Somaliland, the self-declared independent region of Somalia, has rejected plans to have Senate representatives elected to represent it the federal parliament, even as officials said the vote will go on.
On Wednesday, the region said it was not interested in having representatives in Somalia parliament and warned Somalia politicians to stop spreading “misleading information”.
“The Republic of Somaliland is advising the politicians against the false and unrealistic pronouncements that mislead the international community,” read the statement by Somaliland’s Ministry of Foreign Affairs.
Though it declared independence in 1993, Somaliland has had no formal recognition by any independent state. It runs its currency, central bank, military and the three branches of government and routinely organises its elections.
Earlier this year, it conducted local elections in which no woman was elected, raising questions on gender parity even though the vote was largely seen as credible.
Since 2016, the region’s politicians who favour unity with all of Somalia have been allowed to organise elections in which representatives are elected to join the Upper House (Senate) and the Lower House (House of the People).
On Wednesday, Somaliland protested to the United Nations, European Union, African Union and some countries, saying the northwestern region will have anything to do with the elections conducted by the authority in Somalia.
Somaliland, which comprises of northern parts of Somalia, was reacting to an announced schedule to have representatives elected in Mogadishu, for the northern regions.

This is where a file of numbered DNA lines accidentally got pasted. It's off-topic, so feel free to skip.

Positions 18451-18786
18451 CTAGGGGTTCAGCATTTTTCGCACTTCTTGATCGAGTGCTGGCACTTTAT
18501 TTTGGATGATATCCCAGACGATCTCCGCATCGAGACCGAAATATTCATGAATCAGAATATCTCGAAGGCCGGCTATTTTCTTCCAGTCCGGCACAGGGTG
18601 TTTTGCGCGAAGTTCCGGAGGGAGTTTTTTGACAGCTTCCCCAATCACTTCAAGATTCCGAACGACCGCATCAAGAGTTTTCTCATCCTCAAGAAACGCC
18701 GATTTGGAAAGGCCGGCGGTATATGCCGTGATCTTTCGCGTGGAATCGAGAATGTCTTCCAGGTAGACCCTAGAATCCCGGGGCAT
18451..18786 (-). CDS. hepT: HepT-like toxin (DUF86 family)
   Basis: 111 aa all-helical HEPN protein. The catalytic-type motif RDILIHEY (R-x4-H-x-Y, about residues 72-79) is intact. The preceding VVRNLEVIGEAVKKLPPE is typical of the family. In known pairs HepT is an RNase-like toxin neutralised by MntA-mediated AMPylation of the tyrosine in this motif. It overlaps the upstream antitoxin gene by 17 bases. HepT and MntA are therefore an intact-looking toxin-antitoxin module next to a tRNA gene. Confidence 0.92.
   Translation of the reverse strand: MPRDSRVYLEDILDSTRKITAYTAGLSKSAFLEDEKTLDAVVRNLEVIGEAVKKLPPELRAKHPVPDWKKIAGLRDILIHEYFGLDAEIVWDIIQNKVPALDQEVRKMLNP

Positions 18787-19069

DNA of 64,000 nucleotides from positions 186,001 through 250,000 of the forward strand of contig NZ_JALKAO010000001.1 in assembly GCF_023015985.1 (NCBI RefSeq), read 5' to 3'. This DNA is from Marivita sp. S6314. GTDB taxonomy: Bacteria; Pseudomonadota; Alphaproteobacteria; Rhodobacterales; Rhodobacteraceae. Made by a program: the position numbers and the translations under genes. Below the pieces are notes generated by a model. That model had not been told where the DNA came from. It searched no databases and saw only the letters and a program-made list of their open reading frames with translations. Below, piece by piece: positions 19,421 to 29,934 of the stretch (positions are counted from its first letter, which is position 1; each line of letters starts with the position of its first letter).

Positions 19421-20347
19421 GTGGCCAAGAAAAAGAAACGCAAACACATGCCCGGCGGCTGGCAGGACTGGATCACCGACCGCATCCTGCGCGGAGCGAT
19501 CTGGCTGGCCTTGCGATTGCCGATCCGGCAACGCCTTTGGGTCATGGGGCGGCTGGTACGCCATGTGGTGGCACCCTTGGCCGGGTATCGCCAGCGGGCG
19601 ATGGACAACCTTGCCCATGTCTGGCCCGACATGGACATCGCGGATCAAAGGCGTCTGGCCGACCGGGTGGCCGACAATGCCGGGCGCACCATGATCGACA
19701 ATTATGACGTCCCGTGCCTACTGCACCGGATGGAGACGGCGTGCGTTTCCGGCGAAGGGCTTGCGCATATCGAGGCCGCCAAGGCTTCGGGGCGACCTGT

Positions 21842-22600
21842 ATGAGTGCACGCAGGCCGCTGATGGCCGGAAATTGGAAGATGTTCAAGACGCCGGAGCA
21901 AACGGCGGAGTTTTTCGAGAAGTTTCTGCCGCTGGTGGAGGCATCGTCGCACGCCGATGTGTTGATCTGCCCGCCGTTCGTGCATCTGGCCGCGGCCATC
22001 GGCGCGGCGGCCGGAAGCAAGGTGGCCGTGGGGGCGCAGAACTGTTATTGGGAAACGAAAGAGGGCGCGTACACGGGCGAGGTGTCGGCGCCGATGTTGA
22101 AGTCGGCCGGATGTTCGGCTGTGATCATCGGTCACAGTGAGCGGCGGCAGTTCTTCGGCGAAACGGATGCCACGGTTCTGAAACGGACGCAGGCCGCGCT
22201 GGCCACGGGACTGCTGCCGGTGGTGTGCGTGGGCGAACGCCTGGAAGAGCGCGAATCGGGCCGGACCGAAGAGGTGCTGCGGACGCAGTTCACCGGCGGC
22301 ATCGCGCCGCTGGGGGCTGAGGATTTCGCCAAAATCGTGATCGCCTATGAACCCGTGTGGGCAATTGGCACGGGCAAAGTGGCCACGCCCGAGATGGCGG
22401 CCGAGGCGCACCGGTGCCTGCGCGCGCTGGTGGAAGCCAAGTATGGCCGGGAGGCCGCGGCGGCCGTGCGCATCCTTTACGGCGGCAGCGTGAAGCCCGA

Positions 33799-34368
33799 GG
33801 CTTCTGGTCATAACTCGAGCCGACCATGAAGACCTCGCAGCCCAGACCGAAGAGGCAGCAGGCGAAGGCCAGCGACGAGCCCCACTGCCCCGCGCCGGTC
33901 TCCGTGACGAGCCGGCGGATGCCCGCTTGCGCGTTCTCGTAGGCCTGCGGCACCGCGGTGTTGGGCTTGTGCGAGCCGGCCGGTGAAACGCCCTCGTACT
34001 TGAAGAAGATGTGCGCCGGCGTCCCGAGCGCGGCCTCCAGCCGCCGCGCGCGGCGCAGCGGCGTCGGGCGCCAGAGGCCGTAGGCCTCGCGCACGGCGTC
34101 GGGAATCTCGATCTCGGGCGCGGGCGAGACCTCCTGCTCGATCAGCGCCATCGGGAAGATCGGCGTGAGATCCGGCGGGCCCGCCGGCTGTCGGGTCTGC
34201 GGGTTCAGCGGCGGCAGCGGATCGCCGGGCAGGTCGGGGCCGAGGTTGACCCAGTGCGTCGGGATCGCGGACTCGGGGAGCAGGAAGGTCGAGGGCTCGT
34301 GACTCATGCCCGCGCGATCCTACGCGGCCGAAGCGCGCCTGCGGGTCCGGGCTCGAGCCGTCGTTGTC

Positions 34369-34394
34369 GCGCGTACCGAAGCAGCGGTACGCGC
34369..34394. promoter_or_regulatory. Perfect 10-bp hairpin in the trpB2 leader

The State Electoral Implementation Team (SEIT), the body assigned to conduct the parliamentary election of the candidates vying for the 11 Senate seats of Somaliland in the Somalia parliament, issued a schedule on Wednesday.
The Team stated that the registration of the candidates will start on September 23 while training will be held on September 26 for the delegates to vote for the Senate candidates.
The timeline included that the candidates will address the delegates on 27th of September while the actual voting will last between 28th and 30th of September.
Though not internationally recognised, the authority in Hargeisa city, the capital, insists that it had regained its independence from the rest of Somalia in 1991, following the collapse of the dictatorial regime of the late General Mohamed Siad Barre.
“Somaliland, which is one of the few states in Africa that fully practice democracy, will never accept being included in the election taking place in Somalia that does not concern Somaliland,” the statement concluded.